Sunday, March 04, 2012

Wangfujing, Beijing

A couple weeks ago (at least, I think it was a couple weeks ago ... days are beginning to blur together for me), two co-workers and I went on a business trip to Beijing. Rather than Wangjing, which is the area in Beijing that I traveled to last year, we went to Wangfujing, which is in a much nicer part of Beijing.

There were loads of high-end shops, huge malls, and luxury car dealerships all over the place in Wangfujing. We didn't have all that much time to wander the (clean) streets, since we were there for a series of meetings with a prospective client, but I managed to take a few shots (on my phone, so forgive the crappy photos).

The first day, we went out and walked down the promenade, passing by three enormous malls. The weather was overcast, making for really uninteresting lighting, but I took a photo of this mall (which we didn't go inside) because it's marked "Lotte," which is a huge Korean and Japanese conglomerate. Touches of home, even in China.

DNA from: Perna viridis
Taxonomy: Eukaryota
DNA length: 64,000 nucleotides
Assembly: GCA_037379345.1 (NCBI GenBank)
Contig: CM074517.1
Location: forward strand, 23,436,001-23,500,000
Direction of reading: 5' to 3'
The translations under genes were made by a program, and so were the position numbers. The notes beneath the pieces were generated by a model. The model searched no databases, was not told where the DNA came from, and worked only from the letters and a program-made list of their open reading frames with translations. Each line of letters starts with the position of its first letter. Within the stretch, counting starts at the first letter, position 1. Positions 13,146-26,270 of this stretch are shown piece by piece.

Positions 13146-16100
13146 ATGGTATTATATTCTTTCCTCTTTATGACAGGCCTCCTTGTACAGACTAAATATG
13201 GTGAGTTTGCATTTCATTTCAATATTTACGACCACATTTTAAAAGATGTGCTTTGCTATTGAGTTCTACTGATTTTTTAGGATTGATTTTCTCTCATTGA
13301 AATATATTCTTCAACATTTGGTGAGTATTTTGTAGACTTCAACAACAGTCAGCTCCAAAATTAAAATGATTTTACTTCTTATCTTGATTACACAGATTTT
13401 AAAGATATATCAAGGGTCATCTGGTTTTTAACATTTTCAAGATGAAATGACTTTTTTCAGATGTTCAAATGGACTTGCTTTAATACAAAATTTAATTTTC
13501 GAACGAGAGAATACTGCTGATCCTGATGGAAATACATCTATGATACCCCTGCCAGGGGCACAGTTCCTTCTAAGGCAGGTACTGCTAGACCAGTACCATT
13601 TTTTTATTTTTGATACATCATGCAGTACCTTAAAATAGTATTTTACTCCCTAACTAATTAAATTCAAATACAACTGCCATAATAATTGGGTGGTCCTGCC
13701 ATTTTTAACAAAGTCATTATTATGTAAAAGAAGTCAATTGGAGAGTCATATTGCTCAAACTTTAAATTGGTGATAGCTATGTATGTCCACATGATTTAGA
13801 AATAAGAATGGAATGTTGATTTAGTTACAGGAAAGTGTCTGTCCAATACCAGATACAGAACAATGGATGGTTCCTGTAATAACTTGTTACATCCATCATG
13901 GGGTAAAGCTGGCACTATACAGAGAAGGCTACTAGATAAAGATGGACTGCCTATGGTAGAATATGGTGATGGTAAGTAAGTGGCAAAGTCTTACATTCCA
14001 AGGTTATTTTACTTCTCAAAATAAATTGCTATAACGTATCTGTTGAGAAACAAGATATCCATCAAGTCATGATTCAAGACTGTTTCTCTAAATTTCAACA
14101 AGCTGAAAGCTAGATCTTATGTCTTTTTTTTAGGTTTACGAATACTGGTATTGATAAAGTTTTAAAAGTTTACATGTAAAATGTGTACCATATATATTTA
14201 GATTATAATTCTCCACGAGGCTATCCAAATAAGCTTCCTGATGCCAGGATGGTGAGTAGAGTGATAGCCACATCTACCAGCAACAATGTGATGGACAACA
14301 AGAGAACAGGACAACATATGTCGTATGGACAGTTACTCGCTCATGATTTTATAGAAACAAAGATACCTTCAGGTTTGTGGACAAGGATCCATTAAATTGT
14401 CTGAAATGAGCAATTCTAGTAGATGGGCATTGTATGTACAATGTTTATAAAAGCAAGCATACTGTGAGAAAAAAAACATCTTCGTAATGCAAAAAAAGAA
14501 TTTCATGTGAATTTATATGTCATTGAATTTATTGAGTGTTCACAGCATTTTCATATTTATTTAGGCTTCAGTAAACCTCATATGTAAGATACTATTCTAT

We managed to find a Starbucks for our caffeine fix (one of the guys is a complete coffee junkie) and wandered through the mall, the boys doing some price comparison with Korea (we went into a Nike store, a Gap, an Adidas store, and walked past countless others). I asked the guys to buy me a watch at Cartier, but had no luck (one of them told me to wait a hundred years and he'd buy it for me).
That mall on the right side is the one that we actually wandered through. We chose to go into that mall because it had a big Starbucks sign on the exterior, and everyone needed some coffee (our flight was at 8:40 in the morning, which meant we met at the office at 6:30 in order to get to the airport).
Exterior of the hotel, which was also conveniently where all our meetings took place. It was a funny little place-- not super nice, by any means, but livable. I can deal with livable. My Korean co-workers worry about me a lot because I don't seem very outdoorsy, which means that they think that I'll die if I'm in less than four-star accommodations. I'm not that bad, geez.